We ordered two lattes and as the barista took our order, she made us feel like normal humans again, not like crawling lava monsters, and we exhaled as we melted into seats in the back corner of the cafe. 

 

From our corner we watched surreptitiously as the barista began the process of making our lattes. There was no espresso machine on the premises, so we were both very curious as to how these lattes were to be crafted. Given the price of an espresso machine and the power it requires, we would find they were often an unreasonable investment for cafe owners in Sumatra. 

 

The latte process began and it was a beautiful thing to behold. As we watched, it became clear the Kopi Pulang baristas did everything by hand. Using a camping stove they boiled water that they then pulled through the espresso grounds, using what we would later learn was a manual espresso maker. Then using the camping stove again they precisely heated the milk. Once heated they then used a french press to froth the milk. Once frothed, they then poured the milk over and through (not sure what prepositions are being used these days) the espresso like the best of the Brooklyn barista hipsters. And just to ensure that Josh and I felt like our souls were being tickled by fairies, they served these labors of love on a wooden coaster in a hand-made-in-Jakarta ceramic mug that I truly believe both Sam Schafer and Joe Skoby would have approved of.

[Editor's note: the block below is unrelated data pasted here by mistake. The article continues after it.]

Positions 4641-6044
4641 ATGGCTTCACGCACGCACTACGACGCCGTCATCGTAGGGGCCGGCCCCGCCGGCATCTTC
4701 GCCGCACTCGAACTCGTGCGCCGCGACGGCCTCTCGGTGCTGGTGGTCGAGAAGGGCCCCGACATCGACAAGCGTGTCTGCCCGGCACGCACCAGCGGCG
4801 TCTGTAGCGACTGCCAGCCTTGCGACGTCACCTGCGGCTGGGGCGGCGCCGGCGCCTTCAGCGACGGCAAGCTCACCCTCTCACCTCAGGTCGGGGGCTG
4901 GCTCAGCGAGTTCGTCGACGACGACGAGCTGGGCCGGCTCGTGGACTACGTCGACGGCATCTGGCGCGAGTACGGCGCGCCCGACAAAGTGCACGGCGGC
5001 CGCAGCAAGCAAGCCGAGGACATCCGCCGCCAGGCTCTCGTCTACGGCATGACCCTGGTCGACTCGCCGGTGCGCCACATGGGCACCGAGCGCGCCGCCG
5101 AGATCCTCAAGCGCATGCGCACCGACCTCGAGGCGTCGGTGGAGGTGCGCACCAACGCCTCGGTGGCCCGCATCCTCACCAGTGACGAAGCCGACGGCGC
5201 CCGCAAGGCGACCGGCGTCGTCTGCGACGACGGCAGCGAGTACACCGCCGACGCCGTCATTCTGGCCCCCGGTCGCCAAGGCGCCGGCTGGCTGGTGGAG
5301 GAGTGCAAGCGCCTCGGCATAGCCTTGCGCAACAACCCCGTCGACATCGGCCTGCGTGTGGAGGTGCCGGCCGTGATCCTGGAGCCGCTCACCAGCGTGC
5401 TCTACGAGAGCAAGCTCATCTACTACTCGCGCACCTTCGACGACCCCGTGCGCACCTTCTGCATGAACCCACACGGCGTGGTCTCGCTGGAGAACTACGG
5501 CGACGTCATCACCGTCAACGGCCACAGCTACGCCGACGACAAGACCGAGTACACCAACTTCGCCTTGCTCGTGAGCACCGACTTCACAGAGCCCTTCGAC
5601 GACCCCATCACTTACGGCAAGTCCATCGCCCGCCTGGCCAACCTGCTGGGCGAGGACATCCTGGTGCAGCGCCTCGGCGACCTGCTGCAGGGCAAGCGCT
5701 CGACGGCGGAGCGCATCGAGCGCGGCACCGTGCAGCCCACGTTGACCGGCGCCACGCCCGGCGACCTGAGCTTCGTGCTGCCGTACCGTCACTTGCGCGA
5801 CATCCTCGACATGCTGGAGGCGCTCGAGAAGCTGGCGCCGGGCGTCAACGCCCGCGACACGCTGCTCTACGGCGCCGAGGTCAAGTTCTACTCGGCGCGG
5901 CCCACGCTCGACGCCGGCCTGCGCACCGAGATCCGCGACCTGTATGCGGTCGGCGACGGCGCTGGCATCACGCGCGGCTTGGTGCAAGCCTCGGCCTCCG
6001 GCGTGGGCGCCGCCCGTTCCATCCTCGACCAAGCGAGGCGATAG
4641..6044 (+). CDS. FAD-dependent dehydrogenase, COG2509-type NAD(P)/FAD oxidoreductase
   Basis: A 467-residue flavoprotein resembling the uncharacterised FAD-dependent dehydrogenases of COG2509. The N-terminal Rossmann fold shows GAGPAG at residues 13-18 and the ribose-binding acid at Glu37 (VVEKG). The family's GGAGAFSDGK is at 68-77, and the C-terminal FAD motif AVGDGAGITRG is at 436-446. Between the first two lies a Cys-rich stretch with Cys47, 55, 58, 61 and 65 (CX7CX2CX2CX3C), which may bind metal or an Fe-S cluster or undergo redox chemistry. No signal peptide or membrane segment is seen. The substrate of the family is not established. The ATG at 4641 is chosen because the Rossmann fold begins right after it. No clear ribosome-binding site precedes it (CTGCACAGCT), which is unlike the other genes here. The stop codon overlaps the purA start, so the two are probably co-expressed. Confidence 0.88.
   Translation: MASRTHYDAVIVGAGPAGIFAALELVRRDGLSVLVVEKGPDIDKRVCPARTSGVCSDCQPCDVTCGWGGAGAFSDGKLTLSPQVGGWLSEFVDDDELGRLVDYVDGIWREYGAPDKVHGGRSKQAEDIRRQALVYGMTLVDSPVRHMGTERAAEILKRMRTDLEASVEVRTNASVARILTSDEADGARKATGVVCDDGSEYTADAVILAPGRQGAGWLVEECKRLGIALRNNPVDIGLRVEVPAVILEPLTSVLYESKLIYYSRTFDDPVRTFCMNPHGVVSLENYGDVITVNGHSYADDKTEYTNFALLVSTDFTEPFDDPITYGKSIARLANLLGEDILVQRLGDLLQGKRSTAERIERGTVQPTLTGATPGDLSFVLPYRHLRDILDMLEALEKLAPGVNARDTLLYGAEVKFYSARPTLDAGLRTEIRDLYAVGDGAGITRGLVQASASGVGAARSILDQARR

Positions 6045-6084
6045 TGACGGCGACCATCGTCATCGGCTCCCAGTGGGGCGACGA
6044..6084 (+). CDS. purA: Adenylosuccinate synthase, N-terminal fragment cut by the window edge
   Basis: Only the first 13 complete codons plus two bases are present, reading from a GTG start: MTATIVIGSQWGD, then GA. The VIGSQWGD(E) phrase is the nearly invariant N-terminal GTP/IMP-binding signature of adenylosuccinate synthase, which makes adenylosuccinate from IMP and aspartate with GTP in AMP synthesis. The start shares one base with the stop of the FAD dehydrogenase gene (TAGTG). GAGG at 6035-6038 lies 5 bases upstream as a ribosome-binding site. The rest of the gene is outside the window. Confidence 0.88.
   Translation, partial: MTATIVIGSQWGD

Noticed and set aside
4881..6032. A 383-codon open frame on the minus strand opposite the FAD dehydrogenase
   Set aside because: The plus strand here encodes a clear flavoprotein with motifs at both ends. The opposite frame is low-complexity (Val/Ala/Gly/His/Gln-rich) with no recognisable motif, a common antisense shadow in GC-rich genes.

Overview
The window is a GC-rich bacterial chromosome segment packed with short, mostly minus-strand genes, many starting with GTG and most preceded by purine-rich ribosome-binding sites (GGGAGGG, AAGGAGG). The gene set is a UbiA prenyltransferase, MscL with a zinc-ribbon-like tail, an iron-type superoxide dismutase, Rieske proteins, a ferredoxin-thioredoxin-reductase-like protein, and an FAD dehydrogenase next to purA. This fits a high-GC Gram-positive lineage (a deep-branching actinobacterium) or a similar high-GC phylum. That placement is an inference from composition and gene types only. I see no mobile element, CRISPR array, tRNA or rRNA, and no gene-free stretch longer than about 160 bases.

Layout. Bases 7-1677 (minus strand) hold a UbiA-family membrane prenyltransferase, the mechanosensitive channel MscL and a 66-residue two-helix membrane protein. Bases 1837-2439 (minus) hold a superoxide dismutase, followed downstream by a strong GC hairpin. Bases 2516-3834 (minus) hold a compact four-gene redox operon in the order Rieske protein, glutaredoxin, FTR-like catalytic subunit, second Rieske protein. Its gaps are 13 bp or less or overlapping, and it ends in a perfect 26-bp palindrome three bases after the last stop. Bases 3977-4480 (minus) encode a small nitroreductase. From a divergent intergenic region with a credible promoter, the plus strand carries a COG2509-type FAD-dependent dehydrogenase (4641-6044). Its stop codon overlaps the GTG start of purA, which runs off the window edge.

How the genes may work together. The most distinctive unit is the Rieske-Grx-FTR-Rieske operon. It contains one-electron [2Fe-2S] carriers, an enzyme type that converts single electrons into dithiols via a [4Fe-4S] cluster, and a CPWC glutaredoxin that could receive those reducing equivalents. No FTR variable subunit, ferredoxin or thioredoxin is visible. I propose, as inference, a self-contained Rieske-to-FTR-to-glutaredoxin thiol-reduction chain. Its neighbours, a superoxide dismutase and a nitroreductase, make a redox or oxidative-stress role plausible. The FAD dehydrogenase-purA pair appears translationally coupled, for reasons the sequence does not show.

Perhaps obvious, but still important to say, the lattes were stunning. 

 

I should probably back up and mention that one of the main reasons Josh and I chose to go to Sumatra was for the coffee. The Sumatran beans were always my favorite at Pannikin and with some exhaustive research, aka a few minutes skimming a Wikipedia article, Josh discovered that Sumatra was the third region in the world to propagate coffee. Well you had us at ‘pagi,’ we were excited to drink some coffee. 

 

Sure enough, Sumatran coffee was delicious … when you could taste it. It turns out a very traditional way to make coffee in Sumatra is to ensure that there is healthy inch of sugar added, which forms a hearty cement foundation for the stirring spoon to remain stoically propped within the cup. 

 

That being said, they were also many craft cafes, such as Kopi Pulang, that served elegantly naked coffees made from beans grown on the side of the volcano looming outside the window under a tin roof pummelled by jungle rain. 

 

Kopi Pulang became our haven of sorts. We returned the next day and drank soul-warming coffees as we waited for our taxi to carry us to the airport and away from the chaotic, scooter swarmed streets of Palembang. And as I had blindly bought a return trip through Palembang, that the budget airline Scoot (an airline that refuses to serve water for a 7 hour flight) would not change, we were forced to return to Palembang to fly home. As we booked a Palembang hotel for our final night we made sure we were in walking distance from Kopi Pulang, so that we might spend our final Sumatran morning within its sancturous walls. 

 

When we returned home, thoroughly parched thanks to Scoot’s aversion to providing water for their passengers, we promptly bought ourselves a manual espresso maker. Using this, a coffee plunger, and my serendipitously sized Snowpeak camping stove, we have been giddily enjoying home-made lattes and saving $27 a week." 

amanda morrow